But if you look at the money in the futures markets, you see a new imbalance. There used to be a much more equal distribution between speculation and hedgers. The new food derivatives were created throughout the 1990s, and after the financial crisis in 2008 there was a lot of cash with nowhere to go. We stopped trusting stocks, cash, bond, currencies, mortgage-backed securities. Billions poured into a new sector: commodities. Big funds dumped money there, and at the same time you saw other techniques — high-speed trading, momentum trading, computerized trading — introduced.
Wired: And that changed how food markets work?
Kaufman: You’re looking now at a market that’s 80 percent speculation, that’s technically understood by a very few people, and there are no insider trading laws in commodity markets. It’s having all sorts of crazy effects on food speculation.We’re seeing volatility two standard deviations above the 1990s norm.
I think most people perceive now that the food system has become completely industrialized. There’s a whole other step behind that. The industrialization of food is now financialized.
Wired: What are the implications for water?
Kaufman: Water is becoming an increasingly valuable thing, and in some ways it seems to be an obvious choice as a commodity. It doesn’t matter if it comes from Senegal or the Volga or the Mississippi: It’s interchangeable, and it’s exchangeable for money.
Increasingly we’re seeing people doing auctions for water, for water rights. We’re also seeing a lot more demand for fresh water, and a decreasing supply. The Himalayan watershed isn’t working the way it used to. The monsoons are more irregular than ever. There’s a real scarcity issue, and tremendous demand. There are a lot of people who would like to compete and outbid each other for water.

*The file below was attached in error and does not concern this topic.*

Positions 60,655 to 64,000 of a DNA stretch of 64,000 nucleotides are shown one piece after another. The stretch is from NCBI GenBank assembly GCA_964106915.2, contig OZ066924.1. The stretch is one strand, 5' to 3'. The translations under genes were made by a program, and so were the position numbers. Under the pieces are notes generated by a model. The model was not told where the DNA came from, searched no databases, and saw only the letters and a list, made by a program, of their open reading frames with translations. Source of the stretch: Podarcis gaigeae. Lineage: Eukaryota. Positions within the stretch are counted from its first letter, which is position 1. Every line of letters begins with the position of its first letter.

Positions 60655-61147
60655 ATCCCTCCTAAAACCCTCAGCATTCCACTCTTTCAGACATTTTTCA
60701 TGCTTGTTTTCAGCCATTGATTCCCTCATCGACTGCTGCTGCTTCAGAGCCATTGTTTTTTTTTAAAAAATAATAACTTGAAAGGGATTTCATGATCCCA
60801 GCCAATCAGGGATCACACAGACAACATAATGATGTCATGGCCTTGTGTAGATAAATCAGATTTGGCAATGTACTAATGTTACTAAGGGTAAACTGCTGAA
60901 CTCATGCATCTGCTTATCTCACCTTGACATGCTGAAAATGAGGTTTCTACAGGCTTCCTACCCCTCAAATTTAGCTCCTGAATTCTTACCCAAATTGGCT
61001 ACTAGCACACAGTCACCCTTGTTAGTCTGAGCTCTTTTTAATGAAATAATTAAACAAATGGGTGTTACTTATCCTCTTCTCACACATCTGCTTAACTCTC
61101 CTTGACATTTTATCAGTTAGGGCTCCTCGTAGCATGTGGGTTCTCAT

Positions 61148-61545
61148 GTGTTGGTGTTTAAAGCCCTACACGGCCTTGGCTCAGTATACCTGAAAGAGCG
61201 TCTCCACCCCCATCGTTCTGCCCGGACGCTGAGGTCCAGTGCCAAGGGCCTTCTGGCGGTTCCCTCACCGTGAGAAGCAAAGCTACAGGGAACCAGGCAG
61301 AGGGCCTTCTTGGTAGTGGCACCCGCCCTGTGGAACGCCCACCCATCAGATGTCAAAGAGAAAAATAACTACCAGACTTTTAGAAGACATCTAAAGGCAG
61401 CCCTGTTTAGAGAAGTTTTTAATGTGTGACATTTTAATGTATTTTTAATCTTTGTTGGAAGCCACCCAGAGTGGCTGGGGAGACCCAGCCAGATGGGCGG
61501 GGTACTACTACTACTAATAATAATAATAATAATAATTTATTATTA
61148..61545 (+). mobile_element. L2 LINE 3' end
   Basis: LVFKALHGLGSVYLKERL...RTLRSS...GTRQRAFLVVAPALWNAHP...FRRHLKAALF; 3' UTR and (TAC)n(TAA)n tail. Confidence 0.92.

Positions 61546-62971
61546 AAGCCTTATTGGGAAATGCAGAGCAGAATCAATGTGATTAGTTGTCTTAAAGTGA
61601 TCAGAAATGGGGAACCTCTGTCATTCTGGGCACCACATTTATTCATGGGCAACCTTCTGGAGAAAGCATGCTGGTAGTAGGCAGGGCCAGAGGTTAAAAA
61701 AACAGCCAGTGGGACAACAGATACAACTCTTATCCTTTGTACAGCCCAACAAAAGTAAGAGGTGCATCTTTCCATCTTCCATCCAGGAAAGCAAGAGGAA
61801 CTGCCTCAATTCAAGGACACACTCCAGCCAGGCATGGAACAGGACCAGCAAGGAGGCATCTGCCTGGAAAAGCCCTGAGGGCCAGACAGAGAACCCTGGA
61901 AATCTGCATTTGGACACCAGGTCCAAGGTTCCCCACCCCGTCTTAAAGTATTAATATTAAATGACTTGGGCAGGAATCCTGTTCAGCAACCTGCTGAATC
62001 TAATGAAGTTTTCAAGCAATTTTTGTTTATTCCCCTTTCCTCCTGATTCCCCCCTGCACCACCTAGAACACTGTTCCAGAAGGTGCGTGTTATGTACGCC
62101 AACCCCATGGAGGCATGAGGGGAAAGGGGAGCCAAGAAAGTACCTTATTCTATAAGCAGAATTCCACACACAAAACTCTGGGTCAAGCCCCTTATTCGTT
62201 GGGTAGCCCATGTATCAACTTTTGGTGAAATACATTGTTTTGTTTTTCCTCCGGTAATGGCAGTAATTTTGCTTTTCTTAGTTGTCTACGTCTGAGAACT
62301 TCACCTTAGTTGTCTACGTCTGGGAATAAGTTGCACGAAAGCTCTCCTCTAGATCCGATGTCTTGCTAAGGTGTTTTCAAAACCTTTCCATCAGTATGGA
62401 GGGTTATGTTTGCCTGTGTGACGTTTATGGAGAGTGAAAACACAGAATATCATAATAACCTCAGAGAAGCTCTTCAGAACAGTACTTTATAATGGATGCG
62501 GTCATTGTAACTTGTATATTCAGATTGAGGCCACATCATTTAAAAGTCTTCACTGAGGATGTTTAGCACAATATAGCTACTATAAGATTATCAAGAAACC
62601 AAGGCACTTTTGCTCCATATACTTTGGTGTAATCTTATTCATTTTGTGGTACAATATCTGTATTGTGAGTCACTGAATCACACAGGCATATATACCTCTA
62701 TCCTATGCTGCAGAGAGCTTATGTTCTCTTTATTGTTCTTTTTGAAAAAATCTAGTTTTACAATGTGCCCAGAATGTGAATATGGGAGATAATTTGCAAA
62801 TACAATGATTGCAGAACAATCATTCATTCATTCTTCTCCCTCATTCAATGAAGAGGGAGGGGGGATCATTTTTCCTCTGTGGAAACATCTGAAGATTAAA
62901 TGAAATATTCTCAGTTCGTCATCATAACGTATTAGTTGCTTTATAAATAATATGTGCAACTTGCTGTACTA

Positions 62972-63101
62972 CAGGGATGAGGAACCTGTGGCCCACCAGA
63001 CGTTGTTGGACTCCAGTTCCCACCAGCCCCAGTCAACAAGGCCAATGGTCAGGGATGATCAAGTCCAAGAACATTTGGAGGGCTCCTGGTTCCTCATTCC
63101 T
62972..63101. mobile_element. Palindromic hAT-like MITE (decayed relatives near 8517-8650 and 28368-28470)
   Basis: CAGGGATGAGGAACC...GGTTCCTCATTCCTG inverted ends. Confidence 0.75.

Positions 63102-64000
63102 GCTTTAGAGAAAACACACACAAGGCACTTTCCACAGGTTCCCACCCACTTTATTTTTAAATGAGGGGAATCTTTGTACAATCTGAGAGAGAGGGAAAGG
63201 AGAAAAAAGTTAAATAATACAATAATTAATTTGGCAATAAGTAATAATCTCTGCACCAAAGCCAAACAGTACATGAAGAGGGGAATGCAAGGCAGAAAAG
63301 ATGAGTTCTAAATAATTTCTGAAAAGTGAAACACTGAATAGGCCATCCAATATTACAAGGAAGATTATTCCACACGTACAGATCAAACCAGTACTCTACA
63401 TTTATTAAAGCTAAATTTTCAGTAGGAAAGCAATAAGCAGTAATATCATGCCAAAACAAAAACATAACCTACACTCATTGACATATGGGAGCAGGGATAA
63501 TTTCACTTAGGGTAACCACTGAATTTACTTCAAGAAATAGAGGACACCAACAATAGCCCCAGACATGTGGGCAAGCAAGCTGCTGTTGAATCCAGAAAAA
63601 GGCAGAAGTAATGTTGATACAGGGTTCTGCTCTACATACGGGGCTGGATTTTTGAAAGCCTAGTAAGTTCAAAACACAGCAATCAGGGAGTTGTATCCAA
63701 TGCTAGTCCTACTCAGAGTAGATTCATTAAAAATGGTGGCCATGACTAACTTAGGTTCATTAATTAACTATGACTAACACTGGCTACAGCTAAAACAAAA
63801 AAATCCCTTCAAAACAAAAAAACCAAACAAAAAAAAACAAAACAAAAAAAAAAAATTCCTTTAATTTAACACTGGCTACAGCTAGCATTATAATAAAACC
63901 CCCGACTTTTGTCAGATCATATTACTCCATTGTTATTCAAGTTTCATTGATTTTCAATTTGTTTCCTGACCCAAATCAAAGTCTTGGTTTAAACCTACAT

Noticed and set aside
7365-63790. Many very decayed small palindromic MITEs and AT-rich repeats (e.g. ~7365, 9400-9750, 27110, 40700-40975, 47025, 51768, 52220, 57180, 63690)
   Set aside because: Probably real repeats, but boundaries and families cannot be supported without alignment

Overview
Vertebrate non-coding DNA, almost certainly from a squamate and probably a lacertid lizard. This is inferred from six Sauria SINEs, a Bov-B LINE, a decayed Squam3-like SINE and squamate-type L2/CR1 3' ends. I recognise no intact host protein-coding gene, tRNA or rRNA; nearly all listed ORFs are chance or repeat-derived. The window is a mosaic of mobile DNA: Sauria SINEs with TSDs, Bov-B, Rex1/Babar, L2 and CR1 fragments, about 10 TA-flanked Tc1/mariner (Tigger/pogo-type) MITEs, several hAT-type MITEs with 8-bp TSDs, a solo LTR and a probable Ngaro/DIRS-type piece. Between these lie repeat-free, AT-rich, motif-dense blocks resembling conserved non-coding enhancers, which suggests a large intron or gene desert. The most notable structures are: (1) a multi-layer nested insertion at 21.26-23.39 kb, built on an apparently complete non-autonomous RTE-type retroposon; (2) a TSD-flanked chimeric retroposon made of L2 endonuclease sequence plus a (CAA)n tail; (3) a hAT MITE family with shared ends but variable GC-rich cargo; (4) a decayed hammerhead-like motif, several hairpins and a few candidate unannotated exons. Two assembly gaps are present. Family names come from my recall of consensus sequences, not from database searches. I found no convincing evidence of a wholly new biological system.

Wired: How close is water to becoming traded as a commodity?
Kaufman: It’s not yet tradable, but the model is out there. On the Australian Securities Exchange there’s a whole system of water trading completely modeled and ready to go. It’s also been conceptualized at Thailand’s Securities and Exchange Commission and in the Delhi Stock Exchange. In Texas they’re thinking about doing it for the Rio Grande.
There are a number of these systems, but none are up and running yet. That’s why I wrote the article. Once there’s global arbitrage for the price of water, it could be terribly destructive, just like we saw with food, but more so. You have a $648 trillion global business in derivatives. It’s a monster. Do we want water to join that? We saw what derivatives did for mortgage-backed securities. We don’t want them doing that for water.